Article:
I’ll do a more detailed post on this in an upcoming series of tutorial focused posts, but for now it’s worth mentioning one of the things I haven’t had a chance to post about yet – Enterprise State Roaming is now GA. This continues the trend of Windows 10 and Azure Active Directory based capabilities that are really helping to eliminate the need for a consumer Microsoft Account. This is something that has been problematic for many organisations in the past, and this new capability, combined with Windows Store for Business (more posts on this to come) were very well received at a national series of roadshow events I just wrapped up with the Microsoft Education team on Windows 10 Anniversary Update (yes, I know, I need to post more about that too). This doesn’t mean that the Microsoft Account requirement for organisational related purposes completely disappear for everyone, but it’s definitely getting closer.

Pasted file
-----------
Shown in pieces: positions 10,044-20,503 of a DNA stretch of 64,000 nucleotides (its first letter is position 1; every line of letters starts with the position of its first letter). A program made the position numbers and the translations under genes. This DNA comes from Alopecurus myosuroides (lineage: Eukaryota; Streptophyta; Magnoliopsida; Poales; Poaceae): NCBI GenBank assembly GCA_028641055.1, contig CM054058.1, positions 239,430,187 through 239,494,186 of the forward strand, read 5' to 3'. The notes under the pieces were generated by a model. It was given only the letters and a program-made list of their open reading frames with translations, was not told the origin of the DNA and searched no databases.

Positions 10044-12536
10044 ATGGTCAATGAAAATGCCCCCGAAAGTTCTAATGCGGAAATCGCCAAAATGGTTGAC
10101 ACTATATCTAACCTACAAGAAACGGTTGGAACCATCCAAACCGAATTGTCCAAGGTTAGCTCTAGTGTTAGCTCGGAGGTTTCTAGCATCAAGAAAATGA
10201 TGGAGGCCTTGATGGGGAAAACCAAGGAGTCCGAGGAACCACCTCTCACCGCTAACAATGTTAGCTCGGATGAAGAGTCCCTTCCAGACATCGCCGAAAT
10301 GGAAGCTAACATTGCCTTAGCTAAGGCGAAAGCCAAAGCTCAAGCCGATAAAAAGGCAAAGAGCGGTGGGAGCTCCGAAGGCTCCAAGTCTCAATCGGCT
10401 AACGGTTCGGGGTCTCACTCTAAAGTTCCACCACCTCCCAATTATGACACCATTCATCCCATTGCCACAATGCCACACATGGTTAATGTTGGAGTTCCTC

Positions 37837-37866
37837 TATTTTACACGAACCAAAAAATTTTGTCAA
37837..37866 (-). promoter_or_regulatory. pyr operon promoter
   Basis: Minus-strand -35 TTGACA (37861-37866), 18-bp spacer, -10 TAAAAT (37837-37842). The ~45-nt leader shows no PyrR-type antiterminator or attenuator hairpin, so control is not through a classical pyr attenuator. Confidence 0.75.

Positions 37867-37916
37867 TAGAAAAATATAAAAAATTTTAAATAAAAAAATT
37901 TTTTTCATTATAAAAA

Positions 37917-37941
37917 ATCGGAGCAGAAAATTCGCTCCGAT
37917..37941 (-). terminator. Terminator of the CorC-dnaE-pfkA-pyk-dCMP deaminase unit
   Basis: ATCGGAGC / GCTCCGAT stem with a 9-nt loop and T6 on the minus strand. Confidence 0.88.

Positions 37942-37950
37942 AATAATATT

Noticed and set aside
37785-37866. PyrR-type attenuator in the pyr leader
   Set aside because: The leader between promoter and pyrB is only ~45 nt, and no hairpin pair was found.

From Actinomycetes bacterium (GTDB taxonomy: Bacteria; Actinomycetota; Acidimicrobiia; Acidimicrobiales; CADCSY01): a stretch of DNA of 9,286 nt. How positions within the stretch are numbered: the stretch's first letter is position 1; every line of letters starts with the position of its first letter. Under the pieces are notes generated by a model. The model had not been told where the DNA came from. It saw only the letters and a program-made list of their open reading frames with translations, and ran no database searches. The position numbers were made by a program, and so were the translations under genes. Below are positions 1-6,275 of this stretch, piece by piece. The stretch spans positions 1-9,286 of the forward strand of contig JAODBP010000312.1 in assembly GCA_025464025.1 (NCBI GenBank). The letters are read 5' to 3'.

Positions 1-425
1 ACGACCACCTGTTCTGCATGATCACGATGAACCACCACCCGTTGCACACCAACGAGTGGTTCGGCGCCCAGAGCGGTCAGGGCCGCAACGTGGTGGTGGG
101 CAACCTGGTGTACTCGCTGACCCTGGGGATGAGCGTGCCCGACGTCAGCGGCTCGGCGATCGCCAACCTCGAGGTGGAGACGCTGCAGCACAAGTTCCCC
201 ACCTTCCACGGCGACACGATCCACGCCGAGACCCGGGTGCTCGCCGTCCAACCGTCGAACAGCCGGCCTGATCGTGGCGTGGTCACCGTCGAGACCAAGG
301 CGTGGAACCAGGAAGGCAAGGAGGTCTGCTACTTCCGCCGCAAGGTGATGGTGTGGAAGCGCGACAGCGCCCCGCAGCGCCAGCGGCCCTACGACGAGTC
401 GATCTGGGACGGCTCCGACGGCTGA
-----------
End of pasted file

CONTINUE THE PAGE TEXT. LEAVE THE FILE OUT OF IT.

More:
The way I was able to easily demonstrate this feature was using a new Windows 10 Education virtual machine that I would perform an OOBE AAD Join, and within a short timeframe we would see the background image change, a very easy visual way to highlight activity, as well as showing Internet Explorer home page changes. Obviously there are more, but this was just to give a quick idea of the change. The other important thing to note that is the device that does the initial settings synchronisation needs to be activated, but non-activated devices can receive the changes, even though you can’t make some of the same customisations locally.
To get you going, here are some of the Azure team’s links for Enterprise State Roaming and closely related topics.
Enterprise State Roaming
Azure Active Domain Join